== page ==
The center, which launched in 2003, recently received the award for Professional Innovation in Victim Services at the Attorney General’s Annual Victims’ Service Awards hosted by the Department of Justice. The center was award the honor for helping expand the reach of victims’ rights and services.

The EAFC takes all of the resources available from existing elder advocacy agencies and channels them to combat and prosecute elder mistreatment.

In the end, though, the No. 1 rule is: Don’t let anybody unknown walk through the door, Querry said. For home services and repairs, ask a neighbor or friend to recommend somebody, Querry said, and be sure to meet them beforehand.

“(That rule is) for anyone, not just seniors,” Querry said. “Don’t let anybody in you don’t know.”

If an unknown person knocks at the door, acknowledge that someone is home so any burglars will be deterred. Call the police about anything suspicious, Querry said, even if a possible burglar was scared away, she added, because he or she may head to a neighbor’s house.

Another rule to live by: Stay alert.

“If you feel someone is trying to lure you one way or grab your attention, that’s a sign that a crime could be occurring,” Querry said.

To help others, just be neighborly, Querry said.

“If you have seniors in the neighborhood,” keep an eye out for anything strange, Querry said. “Just be neighborly, check in on each other.”

It also helps to get involved with the family member or friend’s life.

“You need to listen to your loved ones and be involved with their lives,” Fisher said. “Be aware of what’s going in their lives… If you truly notice something amiss report it.”

Be vigilant at home too, Querry said. Keep doors and windows secure and store valuables in a well concealed safe, ideally bolted or secured to concrete. If a worker or someone does come inside, hide any visible calendars, she said, which usually have vacation or time out of town marked. That is an easy way for a criminal to find out important information  before they burglarize a home.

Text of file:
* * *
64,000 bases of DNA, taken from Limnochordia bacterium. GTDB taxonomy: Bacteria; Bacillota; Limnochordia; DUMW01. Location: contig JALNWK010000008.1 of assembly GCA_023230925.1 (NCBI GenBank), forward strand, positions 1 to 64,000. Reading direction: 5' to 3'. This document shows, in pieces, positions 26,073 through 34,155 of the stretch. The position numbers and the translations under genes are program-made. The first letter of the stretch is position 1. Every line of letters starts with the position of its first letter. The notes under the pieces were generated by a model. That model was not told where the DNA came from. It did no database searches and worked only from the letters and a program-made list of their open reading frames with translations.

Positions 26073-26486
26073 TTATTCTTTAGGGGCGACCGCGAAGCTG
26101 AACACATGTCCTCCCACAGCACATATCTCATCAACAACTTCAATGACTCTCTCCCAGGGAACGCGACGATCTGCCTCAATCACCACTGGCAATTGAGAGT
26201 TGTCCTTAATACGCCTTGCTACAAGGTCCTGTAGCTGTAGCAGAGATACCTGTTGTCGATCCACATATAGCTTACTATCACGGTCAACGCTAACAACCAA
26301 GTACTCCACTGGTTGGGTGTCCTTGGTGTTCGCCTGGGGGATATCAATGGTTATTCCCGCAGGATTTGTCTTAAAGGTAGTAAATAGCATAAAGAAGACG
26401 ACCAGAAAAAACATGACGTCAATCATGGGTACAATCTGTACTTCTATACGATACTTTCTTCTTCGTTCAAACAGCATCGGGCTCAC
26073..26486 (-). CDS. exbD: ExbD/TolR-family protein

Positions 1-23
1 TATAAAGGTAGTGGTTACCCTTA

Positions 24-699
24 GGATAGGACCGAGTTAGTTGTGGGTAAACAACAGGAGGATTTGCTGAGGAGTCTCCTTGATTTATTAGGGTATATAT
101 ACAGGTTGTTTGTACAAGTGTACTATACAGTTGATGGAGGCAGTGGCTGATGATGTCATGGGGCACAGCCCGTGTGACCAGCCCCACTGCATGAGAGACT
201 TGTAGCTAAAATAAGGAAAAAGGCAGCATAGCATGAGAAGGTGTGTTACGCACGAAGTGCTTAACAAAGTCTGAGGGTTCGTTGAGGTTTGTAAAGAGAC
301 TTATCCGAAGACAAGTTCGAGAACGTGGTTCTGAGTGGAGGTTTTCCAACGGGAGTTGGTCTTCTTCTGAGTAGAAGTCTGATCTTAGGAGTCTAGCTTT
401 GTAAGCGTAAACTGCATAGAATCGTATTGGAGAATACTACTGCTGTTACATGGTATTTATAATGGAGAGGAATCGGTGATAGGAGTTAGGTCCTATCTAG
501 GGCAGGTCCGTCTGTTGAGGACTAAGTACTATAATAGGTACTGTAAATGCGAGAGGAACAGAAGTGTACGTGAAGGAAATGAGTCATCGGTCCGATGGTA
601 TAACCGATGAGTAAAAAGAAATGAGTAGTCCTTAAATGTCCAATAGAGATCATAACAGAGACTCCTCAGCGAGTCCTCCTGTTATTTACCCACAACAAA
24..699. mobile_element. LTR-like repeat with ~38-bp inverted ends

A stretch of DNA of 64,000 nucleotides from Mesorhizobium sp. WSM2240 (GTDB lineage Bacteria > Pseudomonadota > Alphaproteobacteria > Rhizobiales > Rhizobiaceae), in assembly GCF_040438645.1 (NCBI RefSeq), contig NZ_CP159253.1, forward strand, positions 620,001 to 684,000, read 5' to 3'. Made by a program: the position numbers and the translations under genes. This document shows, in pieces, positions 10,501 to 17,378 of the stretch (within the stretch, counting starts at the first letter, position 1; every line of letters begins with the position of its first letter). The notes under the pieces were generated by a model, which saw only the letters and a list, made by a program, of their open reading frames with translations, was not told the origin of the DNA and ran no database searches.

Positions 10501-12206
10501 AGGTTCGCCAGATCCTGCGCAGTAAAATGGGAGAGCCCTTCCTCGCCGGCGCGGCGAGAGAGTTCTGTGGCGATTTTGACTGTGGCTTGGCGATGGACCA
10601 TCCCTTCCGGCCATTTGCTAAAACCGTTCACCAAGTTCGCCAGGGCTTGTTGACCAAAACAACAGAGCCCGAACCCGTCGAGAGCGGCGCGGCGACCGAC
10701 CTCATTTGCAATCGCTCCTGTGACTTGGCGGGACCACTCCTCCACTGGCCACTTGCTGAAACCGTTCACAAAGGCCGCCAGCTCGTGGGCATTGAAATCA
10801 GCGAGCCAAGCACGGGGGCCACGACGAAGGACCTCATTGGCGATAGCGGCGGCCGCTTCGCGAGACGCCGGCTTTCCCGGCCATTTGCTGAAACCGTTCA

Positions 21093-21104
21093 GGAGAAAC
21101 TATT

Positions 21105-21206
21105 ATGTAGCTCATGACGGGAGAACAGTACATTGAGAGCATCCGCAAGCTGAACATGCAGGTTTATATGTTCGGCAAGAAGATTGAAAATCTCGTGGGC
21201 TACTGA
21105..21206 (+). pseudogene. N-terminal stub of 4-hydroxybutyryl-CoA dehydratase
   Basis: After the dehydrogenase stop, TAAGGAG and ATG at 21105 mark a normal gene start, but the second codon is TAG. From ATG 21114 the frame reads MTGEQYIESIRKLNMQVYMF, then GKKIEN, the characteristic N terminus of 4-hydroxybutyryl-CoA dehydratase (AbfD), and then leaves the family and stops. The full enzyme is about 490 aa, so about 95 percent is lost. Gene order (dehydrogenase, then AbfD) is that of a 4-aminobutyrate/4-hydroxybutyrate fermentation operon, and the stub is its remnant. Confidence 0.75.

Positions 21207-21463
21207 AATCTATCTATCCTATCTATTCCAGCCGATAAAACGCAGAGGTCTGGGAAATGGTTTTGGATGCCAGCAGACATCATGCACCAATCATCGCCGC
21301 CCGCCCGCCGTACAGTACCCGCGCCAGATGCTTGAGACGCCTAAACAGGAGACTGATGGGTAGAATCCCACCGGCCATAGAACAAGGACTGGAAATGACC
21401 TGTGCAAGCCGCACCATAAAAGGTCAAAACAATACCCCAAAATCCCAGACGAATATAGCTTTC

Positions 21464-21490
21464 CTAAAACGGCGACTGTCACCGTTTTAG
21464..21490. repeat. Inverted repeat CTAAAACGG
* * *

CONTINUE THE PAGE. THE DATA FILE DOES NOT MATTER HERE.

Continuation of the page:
The NBPD offers free home security inspections and a free senior safety talk, Querry said. The senior safety talk is open to any group of five or more, like a church group, book club or even a group of neighbors or friends.

Also be aware of anyone that seems overly friendly out of the blue, Querry warned. Stay focused and make sure nothing else is happening just out of view or in another room.

“When you feel you might be (purposely) distracted, don’t worry about embarrassing yourself or them, just move out of that situation immediately,” Querry said. “And if it was completely innocent it might have been a little uncomfortable, but that’s better than being a victim of a crime.”

 

Resources for Seniors:

Adult Protective Services 24/7 hotline:1-800-451-5155
Newport Beach Police Department, non-emergency: 1-800-550-6273
Newport Beach Police Department: nbpd.org
Social Services Agency, Orange County: ocgov.com/ocgov/SocialServicesAgency
Adult Protective Services of Orange County: ocgov.com/ocgov/Social Services Agency/Abuse Reporting/Elder Disabled
Elder Abuse Forensic Center: elderabuseforensiccenter.com/
Council on Aging, Orange County: coaoc.org
Center of Excellence on Elder Abuse & Neglect: centeronelderabuse.org/
FBI, Common Frauds Targeted Toward Seniors: fbi.gov/scams-safety/fraud/seniors
AARP: aarp.org/
Do Not Call or Solicit: www.donotcall.gov/■  ftc.gov/bcp/edu/pubs/consumer/alerts/alt063.shtmnewportbeachca.gov/index.aspx?page=1518